Leeds mum loses her unborn baby after tot’s vile dad repeatedly rammed pram into her tummy
A Leeds mother lost an unborn baby after her abusive partner repeatedly rammed a child’s buggy into her causing her tummy to crash against an open freezer door.
Amie Upton’s little girl Florrie was “born sleeping” after a brutal and violent attack by the baby’s father Shaun Birchall
Birchall, 28, was jailed for two years after pleading guilty to grievous bodily harm (GBH) on Amie, 34, by repeatedly ramming a child’s pushchair into her.
Mum-of-two Amie was 17 weeks and three days pregnant with Florrie at the time and the attack ruptured her amniotic sac – 12 weeks later Florrie was stillborn.
She said: “I’m sure the attack on me caused the death of Florrie too.
“But when the assault took place Florrie was not classed as a person in the eyes of the law.”
A fetus is currently medically deemed to be a viable baby at 24 weeks but when Florrie was stillborn at 29 weeks and three days, she had passed that period.
Amie has now started a petition to create Florrie’s Law – legislation separates to Abortion Law and changes the way a fetus beyond 24 weeks is perceived in a court.
Sentencing Birchall at Leeds Crown Court, Judge Rodney Jameson QC said the defendant became “extremely angry” during a row with Amie in the kitchen and deliberately pushed a buggy into the back of her legs or her lower back on more than one occasion and knocked her forward so that her abdomen came into contact with the corner of the open freezer door.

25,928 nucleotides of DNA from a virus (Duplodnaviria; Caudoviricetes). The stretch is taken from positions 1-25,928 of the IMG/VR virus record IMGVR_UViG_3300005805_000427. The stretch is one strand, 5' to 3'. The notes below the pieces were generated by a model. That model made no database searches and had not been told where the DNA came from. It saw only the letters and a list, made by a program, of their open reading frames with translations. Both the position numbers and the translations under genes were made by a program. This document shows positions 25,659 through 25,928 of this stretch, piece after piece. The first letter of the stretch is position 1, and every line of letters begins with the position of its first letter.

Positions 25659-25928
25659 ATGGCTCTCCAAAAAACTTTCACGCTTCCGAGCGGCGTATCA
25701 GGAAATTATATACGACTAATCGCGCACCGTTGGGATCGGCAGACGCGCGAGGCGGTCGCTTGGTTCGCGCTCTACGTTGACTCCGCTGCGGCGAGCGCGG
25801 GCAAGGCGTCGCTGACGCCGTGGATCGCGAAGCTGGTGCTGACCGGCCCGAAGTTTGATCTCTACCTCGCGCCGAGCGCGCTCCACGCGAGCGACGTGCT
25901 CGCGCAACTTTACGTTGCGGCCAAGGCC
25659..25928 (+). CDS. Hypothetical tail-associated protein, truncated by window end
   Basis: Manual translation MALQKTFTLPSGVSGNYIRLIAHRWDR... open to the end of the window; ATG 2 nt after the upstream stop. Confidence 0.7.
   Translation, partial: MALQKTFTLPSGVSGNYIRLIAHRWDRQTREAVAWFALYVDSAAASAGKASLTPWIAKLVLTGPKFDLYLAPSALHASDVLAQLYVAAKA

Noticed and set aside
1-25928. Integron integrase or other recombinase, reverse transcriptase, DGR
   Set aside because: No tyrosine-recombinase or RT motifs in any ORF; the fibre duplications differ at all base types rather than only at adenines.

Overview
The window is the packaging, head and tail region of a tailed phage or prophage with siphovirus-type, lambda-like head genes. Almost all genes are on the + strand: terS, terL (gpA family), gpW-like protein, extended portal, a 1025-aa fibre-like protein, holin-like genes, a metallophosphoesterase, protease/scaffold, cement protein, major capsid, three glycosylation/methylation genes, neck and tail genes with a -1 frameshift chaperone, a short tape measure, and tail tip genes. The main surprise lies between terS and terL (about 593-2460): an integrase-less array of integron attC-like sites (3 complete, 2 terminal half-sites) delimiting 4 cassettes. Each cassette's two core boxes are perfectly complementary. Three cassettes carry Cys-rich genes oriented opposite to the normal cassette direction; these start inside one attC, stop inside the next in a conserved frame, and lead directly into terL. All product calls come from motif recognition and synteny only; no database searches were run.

The judge said: “She was 17 weeks pregnant at the time and the impact caused the rupture of the amniotic sac.
“There is a considerable difficulty in determining exactly the consequences of that fact.
“It is beyond doubt that the rupture of the amniotic sac would on any view have caused serious consequences to the pregnancy. Whether it is in fact causative of death and, if so, to what degree are questions of very great complexity.
“As I have indicated, it is undoubtedly the case that Miss Upton will believe to her dying day that it was a contributory factor and I accept that she may well be right about that but I can only sentence on evidence, not on feeling, and on evidence of which I have to be sure and the medical evidence is such that, although of course I see that it may well have been a factor, I simply cannot say that I can be certain to the required degree that it was.”
“But I remind myself again that this is not a case of child destruction and it may well be that what Miss Upton has thought and no doubt thought carefully about, about whether there should be a change to the law in that regard, it may well be something that needs to be looked at or would be looked at.
“I express no particular view about that other than to understand entirely why Miss Upton has undertaken the research and gained the support that she has to have the issue looked at.
“But on any view this was serious injury to Miss Upton herself and the consequences of it to Florrie, whether causative of death or not, were themselves of extreme seriousness.”